More youngsters, especially girls, are being attracted to smoking despite the relentless efforts of local anti-tobacco agitators and programmes set up to dissuade cigarette appeal.
A recently conducted survey suggested that young people are lighting up regardless of the push against doing so.
The survey said girls were more tempted to try cigarettes while the boys were more likely to try ganja.
Local cigarette manufacturers Carreras said it is undertaking an active "Youth Smoking Prevention Campaign" to ensure that its activities do not appeal to, or target children, and has voluntarily ceased advertisement in all media since 2002.
The company also claimed that it has removed all billboards from the Jamaican market since 2005.
But executive director of Heart Foundation of Jamaica and project manager for tobacco control, Deborah Chen, said in the 2010 survey, 60.1 per cent of young persons said they saw cigarette advertisement on billboards within the last 30 days.
Addressing a recent Gleaner Editors' Forum, Chen said the survey showed that children are still being snared by huge tobacco companies.
According to Chen, 52.6 per cent of girls saw pro-smoking advertisements and teasers in newspapers or magazines while 13.7 per cent of young people own objects with the logos of cigarette brands on them.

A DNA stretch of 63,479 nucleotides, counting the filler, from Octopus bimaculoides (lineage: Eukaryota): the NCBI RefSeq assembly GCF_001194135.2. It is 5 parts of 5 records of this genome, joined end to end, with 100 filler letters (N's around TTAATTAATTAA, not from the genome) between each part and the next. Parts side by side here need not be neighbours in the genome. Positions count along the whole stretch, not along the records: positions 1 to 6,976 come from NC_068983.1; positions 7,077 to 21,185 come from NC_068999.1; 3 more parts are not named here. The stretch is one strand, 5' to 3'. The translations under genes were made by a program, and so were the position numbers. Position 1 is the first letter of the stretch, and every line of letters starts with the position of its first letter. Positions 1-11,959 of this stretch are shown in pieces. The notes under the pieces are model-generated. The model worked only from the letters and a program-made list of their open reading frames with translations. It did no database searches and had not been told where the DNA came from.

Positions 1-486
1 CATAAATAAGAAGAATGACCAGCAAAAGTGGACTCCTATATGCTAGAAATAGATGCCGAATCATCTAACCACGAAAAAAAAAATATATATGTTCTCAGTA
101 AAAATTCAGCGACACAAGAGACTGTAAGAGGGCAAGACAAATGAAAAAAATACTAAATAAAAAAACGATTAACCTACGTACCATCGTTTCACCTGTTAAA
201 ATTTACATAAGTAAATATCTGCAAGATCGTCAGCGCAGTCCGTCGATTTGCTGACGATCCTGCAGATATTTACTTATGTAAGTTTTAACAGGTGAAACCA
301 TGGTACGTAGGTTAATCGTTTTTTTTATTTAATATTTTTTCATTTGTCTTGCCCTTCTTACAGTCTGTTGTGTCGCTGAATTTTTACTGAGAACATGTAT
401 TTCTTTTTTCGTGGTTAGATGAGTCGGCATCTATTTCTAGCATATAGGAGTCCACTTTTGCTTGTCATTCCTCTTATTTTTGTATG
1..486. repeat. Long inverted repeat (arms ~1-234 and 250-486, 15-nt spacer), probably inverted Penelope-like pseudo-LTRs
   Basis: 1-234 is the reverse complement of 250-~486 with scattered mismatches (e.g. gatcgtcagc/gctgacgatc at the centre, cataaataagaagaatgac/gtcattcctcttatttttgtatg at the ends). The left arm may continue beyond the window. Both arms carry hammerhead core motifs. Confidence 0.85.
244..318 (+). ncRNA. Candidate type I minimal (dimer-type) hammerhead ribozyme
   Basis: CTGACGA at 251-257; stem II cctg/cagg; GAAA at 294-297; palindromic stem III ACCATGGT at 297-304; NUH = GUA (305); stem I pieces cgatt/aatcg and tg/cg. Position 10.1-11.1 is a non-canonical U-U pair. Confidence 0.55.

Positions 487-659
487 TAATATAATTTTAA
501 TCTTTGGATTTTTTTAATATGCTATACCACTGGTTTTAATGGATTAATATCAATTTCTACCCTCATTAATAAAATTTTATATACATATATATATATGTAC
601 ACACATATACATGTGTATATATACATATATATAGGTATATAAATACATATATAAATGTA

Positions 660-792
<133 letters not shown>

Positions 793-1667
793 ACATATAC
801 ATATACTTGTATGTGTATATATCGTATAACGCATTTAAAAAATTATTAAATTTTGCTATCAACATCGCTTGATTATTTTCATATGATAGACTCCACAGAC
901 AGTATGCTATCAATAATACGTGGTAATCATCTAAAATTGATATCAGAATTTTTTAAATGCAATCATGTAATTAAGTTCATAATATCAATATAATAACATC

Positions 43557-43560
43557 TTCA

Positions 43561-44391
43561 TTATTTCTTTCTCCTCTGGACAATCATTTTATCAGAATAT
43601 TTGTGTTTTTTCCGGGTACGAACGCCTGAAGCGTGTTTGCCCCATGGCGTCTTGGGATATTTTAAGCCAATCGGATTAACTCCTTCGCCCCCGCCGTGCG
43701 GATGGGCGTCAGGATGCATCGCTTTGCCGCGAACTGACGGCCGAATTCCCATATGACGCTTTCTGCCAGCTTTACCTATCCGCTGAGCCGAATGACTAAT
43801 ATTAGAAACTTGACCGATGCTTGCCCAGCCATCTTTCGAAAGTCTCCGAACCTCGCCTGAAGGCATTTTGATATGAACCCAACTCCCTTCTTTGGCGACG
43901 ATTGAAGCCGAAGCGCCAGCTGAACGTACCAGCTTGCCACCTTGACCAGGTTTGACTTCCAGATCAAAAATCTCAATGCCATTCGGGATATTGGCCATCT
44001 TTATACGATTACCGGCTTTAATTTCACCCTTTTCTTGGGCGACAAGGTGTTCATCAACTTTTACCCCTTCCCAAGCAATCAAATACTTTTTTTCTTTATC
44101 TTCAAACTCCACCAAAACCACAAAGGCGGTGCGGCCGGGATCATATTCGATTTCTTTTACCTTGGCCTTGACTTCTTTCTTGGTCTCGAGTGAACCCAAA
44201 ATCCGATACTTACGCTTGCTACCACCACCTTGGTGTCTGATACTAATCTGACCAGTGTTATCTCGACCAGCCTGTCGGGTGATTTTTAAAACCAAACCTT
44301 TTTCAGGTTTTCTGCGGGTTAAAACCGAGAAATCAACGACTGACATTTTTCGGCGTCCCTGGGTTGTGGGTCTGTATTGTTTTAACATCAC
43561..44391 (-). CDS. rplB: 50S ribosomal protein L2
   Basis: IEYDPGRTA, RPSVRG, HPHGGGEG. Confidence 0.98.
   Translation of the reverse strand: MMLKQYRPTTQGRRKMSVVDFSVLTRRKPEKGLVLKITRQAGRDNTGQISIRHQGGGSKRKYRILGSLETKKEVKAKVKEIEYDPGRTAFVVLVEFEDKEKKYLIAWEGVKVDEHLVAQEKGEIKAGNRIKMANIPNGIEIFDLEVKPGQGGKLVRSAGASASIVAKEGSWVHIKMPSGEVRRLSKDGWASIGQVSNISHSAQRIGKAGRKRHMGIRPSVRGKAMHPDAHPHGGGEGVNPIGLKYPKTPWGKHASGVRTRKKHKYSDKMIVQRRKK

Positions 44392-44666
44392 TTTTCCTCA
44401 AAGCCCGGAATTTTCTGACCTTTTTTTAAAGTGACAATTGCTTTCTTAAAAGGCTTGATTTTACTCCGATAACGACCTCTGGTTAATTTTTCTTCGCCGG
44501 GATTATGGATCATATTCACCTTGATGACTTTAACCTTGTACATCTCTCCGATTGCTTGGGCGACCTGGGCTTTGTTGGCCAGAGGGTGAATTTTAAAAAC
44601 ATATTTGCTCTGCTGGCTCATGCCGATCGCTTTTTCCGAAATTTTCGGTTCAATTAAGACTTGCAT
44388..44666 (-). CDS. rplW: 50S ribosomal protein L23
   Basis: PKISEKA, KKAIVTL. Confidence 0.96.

She said another 7.8 per cent were offered free cigarette by a tobacco company representative. "That is really what concerns us."
Chen noted that the 2010 survey found that 28.7 per cent of Jamaica children between the ages of 13 and 16 were using tobacco products.
She charged that 90 per cent of smokers start before the age of 19 and then become addicted.
"We need more research because we really need to find out what makes them (young smokers) tick - sometimes some of the anti-smoking campaigns seem to spike their interest more rather than anything else," argued Chen.
But that research will have to be done without the input of Carreras or any other manufacturer of tobacco products, as the World Health Organisation's rules prevent members of the anti-smoking lobby from sitting around the negotiating table with players in the industry.
That is something regretted by Carreras who said while it supports the introduction of new laws, it wants to have a say in what is created.
"In the crafting and enactment of tobacco-control regulations, Carreras believes that in the spirit of continued partnership with the Government, the tobacco industry should have a voice," the company said in a statement released last Thursday to mark 'World No Tobacco Day'.
"Only good outcomes can result from including the responsible tobacco industry in the policymaking process as well as consideration of the views, as well as any impacts on all effected stakeholders," argued Carreras.
"Our record of support for balanced tobacco control regulations which will reduce the health impact of tobacco use and address our stakeholders' concerns about tobacco products is impatient of debate," the company added.